Just Plain Foolish

Just a chance for an old-fashioned, simple storyteller to say what needs to be said.

Wednesday, May 09, 2007

Over at Quaker Pagan Reflections, there is a post that spoke deeply to me and to my condition. I've come to see my spiritual identity (not my religious identity, which I think is currently off on vacation in the Bermuda Triangle) as a reflection of the ways God is trying to work change in me. More and more, those changes have been happening in the quiet times and places, in listening and simply opening up the concerns of my heart rather than in anything I could remotely consider traditional prayer.

It has come with a feeling of vulnerability, as though that opening will not close. There is a saying in Judaism: the gates of prayer and repentence are always open. The traditional imagery of that saying is that they are always open in Heaven, before God's throne, but I've come to feel that each of us has a gate of prayer within, and that if we are aware of it, prayer becomes not a separate time or action, but a part of everything. The joy of seeing the trees waving in a spring breeze becomes a sort of hymn of thanksgiving, and the anxiety and sorrow I've been feeling lately also become a sort of shared prayer.

And I find myself wondering, also, if perhaps this tenderness is necessary to begin on the road to reconciliation and healing. I have two dear friends who are deeply tender over the rifts that are occurring in their faith communities. Recently, as this article discusses, there has been an increase in polarization as some religious communities deal with a rise in atheism and secularism. There is much in the article that I found at the least imprecise, but I think it illustrates the recent hardening of positions very well. As I have written about before, this rift has been very hurtful within the American Episcopalian community, and I find myself wondering how the community could come together to share that tenderness and hurt, not with more hurting, but in a spirit of communion. Similarly, I see so many divisions, so much hardening of the heart, that I wonder how the formal religions can keep the gate of tenderness and prayer open within them.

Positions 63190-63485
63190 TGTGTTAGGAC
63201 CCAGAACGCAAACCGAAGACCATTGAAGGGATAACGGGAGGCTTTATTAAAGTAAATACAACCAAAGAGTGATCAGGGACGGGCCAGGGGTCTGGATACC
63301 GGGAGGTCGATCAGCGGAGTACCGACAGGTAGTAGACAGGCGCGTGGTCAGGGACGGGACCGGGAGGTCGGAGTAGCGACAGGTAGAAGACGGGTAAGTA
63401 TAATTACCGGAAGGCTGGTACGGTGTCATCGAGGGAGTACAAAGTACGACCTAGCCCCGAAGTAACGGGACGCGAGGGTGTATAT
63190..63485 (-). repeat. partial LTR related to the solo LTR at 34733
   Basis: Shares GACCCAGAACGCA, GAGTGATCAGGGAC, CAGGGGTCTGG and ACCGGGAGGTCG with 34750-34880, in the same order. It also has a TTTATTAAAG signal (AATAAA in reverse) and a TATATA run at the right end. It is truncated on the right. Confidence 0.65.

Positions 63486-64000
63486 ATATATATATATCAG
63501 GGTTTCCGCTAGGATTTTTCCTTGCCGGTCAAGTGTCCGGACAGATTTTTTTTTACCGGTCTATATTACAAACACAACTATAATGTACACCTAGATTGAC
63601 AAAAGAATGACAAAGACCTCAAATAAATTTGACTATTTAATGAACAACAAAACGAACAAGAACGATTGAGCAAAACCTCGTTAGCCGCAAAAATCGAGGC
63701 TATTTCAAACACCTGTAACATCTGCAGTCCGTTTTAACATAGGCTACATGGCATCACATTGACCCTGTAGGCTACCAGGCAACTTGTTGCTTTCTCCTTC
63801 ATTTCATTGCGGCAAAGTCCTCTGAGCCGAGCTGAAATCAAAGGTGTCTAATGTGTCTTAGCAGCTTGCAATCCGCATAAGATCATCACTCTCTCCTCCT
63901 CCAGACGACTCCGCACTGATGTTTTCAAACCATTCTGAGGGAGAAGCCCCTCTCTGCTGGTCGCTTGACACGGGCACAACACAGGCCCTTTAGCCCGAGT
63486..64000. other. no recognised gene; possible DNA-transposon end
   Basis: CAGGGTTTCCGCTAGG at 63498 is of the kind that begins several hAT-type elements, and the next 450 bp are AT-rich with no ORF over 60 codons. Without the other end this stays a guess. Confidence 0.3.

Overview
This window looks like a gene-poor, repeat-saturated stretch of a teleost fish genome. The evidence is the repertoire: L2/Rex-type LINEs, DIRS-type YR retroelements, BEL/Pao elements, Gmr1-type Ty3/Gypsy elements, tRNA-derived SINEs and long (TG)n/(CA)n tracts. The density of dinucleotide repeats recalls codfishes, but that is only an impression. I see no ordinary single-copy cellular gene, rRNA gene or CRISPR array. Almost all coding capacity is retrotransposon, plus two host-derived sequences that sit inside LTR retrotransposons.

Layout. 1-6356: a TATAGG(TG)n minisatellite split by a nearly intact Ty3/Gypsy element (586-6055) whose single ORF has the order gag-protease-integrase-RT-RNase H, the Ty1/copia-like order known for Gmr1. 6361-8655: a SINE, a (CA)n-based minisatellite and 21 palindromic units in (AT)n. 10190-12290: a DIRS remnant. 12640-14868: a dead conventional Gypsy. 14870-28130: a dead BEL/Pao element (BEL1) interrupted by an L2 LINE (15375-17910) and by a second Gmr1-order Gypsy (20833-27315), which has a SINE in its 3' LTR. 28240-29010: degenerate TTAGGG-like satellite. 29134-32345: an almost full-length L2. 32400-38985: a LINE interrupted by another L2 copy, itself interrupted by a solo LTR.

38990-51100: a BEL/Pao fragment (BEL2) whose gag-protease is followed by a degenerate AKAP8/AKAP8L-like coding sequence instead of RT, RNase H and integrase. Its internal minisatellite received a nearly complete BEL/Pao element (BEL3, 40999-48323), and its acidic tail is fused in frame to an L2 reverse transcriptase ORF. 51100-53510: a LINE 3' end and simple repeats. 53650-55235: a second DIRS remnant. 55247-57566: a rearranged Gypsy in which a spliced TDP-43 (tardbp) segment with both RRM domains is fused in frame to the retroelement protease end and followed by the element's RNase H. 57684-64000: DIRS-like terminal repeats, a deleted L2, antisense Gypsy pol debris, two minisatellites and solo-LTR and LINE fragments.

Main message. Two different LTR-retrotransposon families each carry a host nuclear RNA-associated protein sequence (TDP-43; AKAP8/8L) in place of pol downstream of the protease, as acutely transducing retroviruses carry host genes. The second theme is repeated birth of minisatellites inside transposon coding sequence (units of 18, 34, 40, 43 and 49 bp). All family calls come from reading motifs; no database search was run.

(And a special thanks to Christine over at Quiet Paths for the link to mull over.)

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Blogger the laughing gypsy said...


Buddhists name upaya, skillful means. A custom-made curriculum for enlightenment.

God is wondrous....

5/09/2007 8:45 AM  
Blogger Kate said...

That same post got me thinking hard, too, but not for remotely the same reason...

Though in a more general sense, yeah. Trying to open my own gates of prayer, so to speak.

5/09/2007 4:01 PM  
Blogger Don said...

I like what you have written. I think traditional religion is broken. I don't think there is much capacity for discourse. I see much more orthodoxy than orthopraxis. At the same time I sense a tremendous hunger within much of the world for a deeper and more authentic experience. I think that you should cherish whatever is welling within your own heart and follow it. I think you are being led where you need to be.

5/09/2007 5:48 PM  
Blogger Plain Foolish said...

Thank you all.

I believe, yes, we all have available such instruction. The hard part is showing up for class and listening, though this may be one class where it's encouraged to look out the window and watch the birds.

5/11/2007 10:39 AM  

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